Magnetothermal Genetics: A Fourth Tool in the Brain-Hacking Toolbox
A scientist wanting to hack into an animal’s brain used to have three different tools to choose from: electric current, drugs, and light. Now there’s a fourth: magnetic fields. In a paper published last week in the open-access journal eLife, scientists at the University at Buffalo used magneto-thermal genetics to manipulate brain cells in mice, enabling the researchers to control the animal’s behavior.
Magneto-thermal genetics has been previously shown to activate neurons in anesthetized rodent brains, but this is the first time anyone has reported using the tool to manipulate animal behavior, says Arnd Pralle, the University at Buffalo biophysicist who led the research.
Brain hacking tools help scientists better understand the wiring of the brain—the arrangement of neural circuits and which ones control different movements and behaviors. These tools could someday lead to the development of artificial human eyes and ears, or treatments for paralysis, traumatic brain injury, and diseases such as Parkinson’s and depression.
Over the past few years, major funding agencies have encouraged scientists and bioengineers to focus their work on the body’s internal wiring. The U.S. National Institutes of Health (NIH) and DARPA have been doling out grants for work on both the peripheral and central nervous systems.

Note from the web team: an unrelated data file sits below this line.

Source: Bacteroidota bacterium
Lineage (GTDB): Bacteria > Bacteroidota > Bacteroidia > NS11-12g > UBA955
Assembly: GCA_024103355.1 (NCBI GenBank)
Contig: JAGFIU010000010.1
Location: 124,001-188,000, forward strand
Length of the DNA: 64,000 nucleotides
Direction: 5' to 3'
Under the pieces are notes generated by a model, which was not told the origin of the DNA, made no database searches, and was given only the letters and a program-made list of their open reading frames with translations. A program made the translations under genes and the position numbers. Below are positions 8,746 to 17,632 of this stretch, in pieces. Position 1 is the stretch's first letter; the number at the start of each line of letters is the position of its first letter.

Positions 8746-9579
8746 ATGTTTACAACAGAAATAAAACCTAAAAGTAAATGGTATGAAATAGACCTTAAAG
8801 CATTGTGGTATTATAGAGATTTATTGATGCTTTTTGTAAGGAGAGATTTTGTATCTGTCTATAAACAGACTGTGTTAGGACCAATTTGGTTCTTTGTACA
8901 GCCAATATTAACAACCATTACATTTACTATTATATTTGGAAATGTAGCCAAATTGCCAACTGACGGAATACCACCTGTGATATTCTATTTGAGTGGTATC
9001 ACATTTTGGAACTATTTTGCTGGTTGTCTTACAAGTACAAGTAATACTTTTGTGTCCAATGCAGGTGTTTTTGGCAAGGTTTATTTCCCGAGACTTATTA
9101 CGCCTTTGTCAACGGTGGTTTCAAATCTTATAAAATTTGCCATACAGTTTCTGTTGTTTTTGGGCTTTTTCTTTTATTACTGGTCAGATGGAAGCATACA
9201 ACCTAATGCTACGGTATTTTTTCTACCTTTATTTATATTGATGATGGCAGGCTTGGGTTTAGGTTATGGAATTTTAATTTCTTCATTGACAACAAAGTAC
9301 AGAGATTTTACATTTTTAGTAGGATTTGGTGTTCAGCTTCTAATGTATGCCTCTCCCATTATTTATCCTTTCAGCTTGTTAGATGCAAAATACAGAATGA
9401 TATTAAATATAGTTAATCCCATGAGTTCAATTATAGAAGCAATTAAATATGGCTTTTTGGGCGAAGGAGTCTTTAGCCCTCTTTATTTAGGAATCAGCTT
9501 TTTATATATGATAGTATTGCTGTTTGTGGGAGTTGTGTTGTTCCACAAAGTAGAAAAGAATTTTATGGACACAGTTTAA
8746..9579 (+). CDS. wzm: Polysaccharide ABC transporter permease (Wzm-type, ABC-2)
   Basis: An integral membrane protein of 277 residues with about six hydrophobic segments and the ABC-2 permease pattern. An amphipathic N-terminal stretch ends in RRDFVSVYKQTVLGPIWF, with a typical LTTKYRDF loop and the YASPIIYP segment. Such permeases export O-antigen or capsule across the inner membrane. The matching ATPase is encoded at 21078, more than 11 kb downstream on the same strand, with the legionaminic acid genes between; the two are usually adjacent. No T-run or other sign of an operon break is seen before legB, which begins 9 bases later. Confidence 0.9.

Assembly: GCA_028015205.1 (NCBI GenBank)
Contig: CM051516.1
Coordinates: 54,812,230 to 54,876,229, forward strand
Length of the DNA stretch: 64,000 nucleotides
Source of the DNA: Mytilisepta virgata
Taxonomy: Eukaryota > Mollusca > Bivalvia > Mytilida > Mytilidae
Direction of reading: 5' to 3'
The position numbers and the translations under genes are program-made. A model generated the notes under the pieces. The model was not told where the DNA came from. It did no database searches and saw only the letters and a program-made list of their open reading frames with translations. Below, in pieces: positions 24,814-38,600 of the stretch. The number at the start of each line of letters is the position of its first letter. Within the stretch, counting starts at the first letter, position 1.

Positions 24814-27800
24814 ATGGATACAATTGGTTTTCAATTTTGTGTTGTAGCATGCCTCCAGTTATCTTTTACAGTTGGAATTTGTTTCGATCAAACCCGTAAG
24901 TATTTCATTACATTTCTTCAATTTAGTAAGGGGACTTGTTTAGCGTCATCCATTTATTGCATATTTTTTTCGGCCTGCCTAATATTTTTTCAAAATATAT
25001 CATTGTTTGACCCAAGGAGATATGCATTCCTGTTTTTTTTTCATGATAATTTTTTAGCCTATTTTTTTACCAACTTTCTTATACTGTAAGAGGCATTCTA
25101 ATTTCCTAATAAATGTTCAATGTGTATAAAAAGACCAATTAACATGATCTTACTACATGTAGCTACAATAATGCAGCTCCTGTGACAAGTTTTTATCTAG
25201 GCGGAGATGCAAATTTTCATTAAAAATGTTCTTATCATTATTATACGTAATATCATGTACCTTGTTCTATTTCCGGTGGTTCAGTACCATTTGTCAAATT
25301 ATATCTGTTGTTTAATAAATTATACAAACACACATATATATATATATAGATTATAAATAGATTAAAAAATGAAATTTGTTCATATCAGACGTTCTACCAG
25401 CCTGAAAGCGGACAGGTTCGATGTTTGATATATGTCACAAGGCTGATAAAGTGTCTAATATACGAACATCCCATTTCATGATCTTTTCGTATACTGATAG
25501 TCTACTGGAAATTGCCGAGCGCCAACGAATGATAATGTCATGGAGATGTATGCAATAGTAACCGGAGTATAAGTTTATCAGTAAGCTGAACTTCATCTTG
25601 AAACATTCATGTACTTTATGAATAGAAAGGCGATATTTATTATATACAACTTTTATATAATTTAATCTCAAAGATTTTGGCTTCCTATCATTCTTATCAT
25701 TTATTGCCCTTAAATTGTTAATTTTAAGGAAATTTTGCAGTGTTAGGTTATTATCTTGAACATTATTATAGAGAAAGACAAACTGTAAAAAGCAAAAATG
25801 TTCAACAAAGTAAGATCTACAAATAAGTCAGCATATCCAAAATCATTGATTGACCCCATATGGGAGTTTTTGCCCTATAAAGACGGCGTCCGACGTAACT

Engineers play a key role in the research. The body’s nervous systems communicate, after all, in a language of electrical signals. Researchers must not only map those signals, but also figure out how to interface with them, and override them when they malfunction.
Magnetic fields can do the job (following some complicated, multi-step bioengineering). In Pralle’s experiments, he and his team injected a virus containing a gene and some helper genetic elements into the brains of mice. This genetic material gets incorporated into the DNA of the mouse’s brain cells, or neurons. The foreign gene makes the neurons heat sensitive. Next, they injected magnetic nanoparticles into a specific region of the mouse brain that latch onto the neurons in that region. They then applied alternating magnetic fields, which cause the nanoparticles to heat up a couple of degrees. The rise in temperature triggers the heat-sensitive neurons to open ion channels. Positively-charged ions flow into the neuron, causing it to fire.
Pralle demonstrated proof of the concept in 2010, and others, such as Polina Anikeeva, a professor of materials science and engineering at MIT, have since improved upon it. Those studies confirmed that the technique could indeed activate neurons in the rodent brain.
In the new study, Pralle and his team show how magneto-thermal genetics can manipulate behavior in mice that are awake and freely moving. In their experiments, they activated regions of the brain that made the mice run faster around the perimeter of their cages, spin in circles, and, eerily, freeze the motion of all four paws.